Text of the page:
Oxwich Marsh 23 August 2015: first swallow roost of the year

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Another unsettled period of weather drew to a close yesterday.  However three days of heavy rain left its mark in the marsh, with water levels in the rides higher than at any time during the preceding winter.  
Despite this, however, we put out nets in the fen meadow to catch roosting swallows, and an additional (optimistic) three nets on a raised earth bund to see what was moving between the bracken on either side.  We only left these latter nets up for about an hour.
Sunset was around 20:20, but the swallows didn’t come in until almost an hour later, and the flock took a long time to build.  The house martins that had been so numerous in the area when we arrived at 18:00 had long disappeared, but as usual there were a few sand martins mixed in.
The catch was as follows:
Species New Re-trapped Total
Sand Martin 4 0 4
Swallow 86 0 86
Wren 0 1 1
Sedge Warbler 1 1 2
Reed Warbler 4 1 5
Whitethroat 1 1 2
Blackcap 0 1 1
Blue Tit 0 3 3
Great Tit 0 1 1
Total: 96 9 105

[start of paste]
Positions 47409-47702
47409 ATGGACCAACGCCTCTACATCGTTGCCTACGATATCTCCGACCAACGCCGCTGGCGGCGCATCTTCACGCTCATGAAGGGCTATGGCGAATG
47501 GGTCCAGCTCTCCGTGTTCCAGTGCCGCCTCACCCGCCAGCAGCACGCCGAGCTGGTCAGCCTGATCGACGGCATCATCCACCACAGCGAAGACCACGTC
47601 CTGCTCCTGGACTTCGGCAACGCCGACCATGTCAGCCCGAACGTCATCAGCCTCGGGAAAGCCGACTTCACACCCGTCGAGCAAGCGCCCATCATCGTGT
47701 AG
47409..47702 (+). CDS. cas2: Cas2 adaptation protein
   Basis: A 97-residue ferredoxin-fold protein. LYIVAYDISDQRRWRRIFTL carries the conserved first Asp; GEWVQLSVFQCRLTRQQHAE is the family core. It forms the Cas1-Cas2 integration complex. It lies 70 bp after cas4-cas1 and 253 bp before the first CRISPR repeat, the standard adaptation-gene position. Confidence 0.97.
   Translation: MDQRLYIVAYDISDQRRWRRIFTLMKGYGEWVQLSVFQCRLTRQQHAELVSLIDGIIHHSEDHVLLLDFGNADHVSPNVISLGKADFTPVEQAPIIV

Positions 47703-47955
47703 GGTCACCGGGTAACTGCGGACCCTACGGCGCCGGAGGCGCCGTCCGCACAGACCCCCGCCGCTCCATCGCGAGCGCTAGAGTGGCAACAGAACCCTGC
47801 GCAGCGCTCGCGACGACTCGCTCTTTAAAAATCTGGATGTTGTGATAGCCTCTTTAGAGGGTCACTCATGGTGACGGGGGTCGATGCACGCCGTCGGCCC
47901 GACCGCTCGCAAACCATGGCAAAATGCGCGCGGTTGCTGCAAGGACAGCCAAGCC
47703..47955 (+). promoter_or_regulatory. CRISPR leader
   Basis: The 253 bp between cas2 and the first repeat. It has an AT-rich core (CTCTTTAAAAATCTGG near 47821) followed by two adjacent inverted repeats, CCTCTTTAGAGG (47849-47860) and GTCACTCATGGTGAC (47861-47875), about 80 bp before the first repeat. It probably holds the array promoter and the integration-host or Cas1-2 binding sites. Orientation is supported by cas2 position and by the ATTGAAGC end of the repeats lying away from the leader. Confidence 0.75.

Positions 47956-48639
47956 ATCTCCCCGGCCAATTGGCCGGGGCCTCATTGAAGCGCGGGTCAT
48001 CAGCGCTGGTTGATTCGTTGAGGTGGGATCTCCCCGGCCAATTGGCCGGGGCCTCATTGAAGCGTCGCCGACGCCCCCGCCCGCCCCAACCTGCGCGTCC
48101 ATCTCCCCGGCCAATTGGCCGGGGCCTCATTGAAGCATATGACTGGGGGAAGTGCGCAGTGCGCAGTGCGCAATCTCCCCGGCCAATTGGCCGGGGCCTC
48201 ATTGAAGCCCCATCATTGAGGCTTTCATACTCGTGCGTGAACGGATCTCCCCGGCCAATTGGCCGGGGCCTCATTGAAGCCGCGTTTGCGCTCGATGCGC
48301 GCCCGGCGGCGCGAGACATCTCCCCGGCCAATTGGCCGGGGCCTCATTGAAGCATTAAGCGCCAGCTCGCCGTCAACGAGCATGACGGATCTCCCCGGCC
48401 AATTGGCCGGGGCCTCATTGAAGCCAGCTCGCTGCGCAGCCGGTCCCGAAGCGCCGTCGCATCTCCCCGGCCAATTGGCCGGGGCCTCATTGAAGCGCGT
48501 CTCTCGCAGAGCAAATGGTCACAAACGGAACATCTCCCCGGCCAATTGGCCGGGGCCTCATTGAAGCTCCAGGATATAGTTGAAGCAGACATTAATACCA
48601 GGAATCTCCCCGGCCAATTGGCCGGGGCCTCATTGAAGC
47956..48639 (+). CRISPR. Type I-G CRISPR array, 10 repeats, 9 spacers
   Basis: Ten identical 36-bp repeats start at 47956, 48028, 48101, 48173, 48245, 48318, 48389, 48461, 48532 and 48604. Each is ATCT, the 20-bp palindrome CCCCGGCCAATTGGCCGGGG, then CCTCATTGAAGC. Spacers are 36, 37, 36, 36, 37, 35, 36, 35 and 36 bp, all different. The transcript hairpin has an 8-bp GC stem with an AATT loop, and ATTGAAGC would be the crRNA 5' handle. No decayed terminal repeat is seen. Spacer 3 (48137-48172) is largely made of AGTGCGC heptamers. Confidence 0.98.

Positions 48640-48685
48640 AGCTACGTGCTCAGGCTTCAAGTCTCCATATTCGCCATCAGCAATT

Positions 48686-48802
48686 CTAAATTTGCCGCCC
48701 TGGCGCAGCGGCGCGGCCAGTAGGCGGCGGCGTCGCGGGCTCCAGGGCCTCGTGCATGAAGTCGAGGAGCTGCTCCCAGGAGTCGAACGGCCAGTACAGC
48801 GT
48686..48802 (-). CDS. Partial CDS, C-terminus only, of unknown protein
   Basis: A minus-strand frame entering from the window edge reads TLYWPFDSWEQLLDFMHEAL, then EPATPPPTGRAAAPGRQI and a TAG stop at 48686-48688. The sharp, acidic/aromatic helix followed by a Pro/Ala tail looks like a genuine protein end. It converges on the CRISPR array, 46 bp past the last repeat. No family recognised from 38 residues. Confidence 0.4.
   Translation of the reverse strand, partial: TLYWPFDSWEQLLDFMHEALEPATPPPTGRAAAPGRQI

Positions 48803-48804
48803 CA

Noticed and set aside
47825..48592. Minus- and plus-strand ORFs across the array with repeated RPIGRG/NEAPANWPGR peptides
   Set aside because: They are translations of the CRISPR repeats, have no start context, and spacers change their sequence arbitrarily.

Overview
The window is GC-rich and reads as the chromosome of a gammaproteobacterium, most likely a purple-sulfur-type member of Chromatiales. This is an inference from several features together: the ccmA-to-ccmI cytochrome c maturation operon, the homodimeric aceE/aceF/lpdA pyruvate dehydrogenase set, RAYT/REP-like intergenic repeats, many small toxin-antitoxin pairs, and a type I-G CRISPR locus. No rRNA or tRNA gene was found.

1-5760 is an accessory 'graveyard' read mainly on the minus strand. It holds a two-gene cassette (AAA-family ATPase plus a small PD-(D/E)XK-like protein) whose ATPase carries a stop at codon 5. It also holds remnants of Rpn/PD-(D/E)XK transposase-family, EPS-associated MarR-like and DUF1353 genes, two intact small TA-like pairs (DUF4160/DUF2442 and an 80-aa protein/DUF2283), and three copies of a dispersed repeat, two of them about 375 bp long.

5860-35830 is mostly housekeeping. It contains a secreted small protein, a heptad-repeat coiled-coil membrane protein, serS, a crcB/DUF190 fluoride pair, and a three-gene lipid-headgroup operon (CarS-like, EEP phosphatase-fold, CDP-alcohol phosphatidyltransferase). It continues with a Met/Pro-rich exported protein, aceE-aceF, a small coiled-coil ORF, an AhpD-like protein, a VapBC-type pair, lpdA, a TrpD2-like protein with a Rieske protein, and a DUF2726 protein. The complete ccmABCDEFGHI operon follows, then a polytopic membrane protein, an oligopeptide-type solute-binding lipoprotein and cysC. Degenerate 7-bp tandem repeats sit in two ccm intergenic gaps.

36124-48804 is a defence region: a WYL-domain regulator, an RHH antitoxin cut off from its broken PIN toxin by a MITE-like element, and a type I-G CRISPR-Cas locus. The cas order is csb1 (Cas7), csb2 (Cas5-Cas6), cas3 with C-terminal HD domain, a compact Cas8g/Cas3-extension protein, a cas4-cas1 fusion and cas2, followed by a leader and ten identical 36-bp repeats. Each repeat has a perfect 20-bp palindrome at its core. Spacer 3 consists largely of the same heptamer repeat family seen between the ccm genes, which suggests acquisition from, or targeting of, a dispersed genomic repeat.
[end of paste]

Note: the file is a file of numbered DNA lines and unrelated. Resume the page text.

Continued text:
Of 86 swallows captured, 15 were adults.  A few swallows came in early, and we took full biometrics on them, but after dark we only recorded detailed information from the adults (age, wing length, total tail, tail fork and weight).    The swallow flock was not as large as at this time last year, when the equivalent session resulted in 128 swallows and one sand martin being captured.  The sand martins are always a pleasant bonus: we had one adult and three juveniles during this session.  All the late swallows and the sand martins were over-nighted in purpose built boxes, and released at dawn the following day.
A second bonus was that the bund nets paid off with a little bit of warbler action.  Nothing unexpected, but enough to keep things interesting, with four new reed warblers alone making the effort worthwhile.  However, all silver linings have their cloud, and the capture of no fewer than six dor beetles and a common pipistrelle (which was duly extracted by a gloved Paul) along with the swallows provided it.  The beetles are very difficult to extract and frequently get very tangled.
A team tonight of Phil Mead, Heather Coats, Darren Hicks, Wayne Morris, Paul Aubrey and Keith Vaughton made the session go very smoothly.
Some pictures taken by Paul are below.
Owain Gabb
L-R: Phil, Darren and Wayne, with Keith in the foreground

Taking a swallow wing length
One of the 72 young swallows ringed last night
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